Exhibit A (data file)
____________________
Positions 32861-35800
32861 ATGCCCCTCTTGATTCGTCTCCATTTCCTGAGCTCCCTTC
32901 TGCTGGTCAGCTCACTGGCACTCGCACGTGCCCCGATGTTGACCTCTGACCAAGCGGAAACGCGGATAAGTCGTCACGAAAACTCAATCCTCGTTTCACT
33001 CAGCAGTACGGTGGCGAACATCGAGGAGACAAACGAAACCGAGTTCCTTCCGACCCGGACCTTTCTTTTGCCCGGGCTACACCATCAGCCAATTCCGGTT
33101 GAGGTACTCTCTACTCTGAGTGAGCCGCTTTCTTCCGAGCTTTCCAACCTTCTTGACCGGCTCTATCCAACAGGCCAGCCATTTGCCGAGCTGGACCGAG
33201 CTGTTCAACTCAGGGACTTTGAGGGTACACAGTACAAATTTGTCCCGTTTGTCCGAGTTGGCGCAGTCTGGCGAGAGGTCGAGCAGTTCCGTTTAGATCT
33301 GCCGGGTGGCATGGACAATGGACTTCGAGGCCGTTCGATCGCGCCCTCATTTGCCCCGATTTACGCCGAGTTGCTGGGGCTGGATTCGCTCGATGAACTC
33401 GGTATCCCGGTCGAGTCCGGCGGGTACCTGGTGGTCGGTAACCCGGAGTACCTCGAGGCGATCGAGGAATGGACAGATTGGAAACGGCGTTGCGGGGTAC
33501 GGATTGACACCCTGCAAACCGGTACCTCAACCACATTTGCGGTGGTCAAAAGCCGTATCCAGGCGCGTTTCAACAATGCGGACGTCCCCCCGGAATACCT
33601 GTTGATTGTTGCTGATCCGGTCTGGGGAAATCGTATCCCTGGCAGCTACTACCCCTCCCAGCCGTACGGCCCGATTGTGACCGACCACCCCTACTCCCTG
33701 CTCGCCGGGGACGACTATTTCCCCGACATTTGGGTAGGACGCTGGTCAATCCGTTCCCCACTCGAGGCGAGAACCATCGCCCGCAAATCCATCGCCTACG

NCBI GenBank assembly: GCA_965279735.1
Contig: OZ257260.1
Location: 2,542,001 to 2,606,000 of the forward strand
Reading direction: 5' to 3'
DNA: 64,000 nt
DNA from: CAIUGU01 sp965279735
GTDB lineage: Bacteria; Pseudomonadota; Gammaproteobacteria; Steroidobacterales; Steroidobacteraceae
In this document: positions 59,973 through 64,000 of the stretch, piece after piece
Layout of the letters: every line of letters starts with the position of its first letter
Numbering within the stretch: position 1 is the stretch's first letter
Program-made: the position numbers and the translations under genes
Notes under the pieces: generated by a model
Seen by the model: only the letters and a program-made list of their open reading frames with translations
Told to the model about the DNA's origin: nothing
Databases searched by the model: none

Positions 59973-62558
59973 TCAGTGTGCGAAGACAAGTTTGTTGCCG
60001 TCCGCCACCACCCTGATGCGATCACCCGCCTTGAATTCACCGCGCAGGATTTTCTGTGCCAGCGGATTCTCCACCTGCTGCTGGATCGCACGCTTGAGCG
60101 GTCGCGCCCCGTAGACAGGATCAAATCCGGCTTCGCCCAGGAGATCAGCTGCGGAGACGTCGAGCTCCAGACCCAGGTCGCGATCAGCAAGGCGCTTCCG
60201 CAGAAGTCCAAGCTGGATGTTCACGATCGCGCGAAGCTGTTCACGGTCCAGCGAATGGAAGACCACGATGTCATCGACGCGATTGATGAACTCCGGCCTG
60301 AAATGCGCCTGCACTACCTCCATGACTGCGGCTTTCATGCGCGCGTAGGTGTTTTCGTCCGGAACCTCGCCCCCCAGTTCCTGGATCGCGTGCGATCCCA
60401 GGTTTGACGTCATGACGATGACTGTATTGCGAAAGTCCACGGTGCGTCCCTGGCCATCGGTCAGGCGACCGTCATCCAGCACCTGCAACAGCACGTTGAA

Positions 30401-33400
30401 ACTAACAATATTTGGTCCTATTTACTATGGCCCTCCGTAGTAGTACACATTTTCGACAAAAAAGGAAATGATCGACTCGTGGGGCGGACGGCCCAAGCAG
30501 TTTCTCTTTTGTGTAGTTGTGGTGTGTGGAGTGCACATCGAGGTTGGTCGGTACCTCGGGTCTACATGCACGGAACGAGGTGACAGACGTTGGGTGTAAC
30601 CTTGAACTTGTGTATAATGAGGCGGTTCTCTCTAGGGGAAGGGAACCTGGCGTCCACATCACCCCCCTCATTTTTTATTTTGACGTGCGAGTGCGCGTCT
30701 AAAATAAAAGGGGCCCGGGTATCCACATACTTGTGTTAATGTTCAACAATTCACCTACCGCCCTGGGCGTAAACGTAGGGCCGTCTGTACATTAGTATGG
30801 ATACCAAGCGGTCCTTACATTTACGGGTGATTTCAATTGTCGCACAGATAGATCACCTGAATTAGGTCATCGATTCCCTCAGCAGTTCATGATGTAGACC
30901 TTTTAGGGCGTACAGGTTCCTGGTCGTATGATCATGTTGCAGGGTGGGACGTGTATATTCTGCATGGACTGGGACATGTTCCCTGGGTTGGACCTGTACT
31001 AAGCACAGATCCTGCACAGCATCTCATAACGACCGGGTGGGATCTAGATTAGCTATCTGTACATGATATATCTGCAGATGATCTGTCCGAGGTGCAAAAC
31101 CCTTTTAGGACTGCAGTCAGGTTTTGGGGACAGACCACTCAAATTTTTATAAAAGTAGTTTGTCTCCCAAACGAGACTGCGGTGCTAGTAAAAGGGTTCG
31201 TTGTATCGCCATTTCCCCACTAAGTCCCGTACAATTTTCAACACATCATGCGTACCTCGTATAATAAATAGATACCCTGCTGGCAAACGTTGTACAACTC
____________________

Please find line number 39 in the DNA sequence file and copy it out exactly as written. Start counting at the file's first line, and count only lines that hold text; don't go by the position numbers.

30801 ATACCAAGCGGTCCTTACATTTACGGGTGATTTCAATTGTCGCACAGATAGATCACCTGAATTAGGTCATCGATTCCCTCAGCAGTTCATGATGTAGACC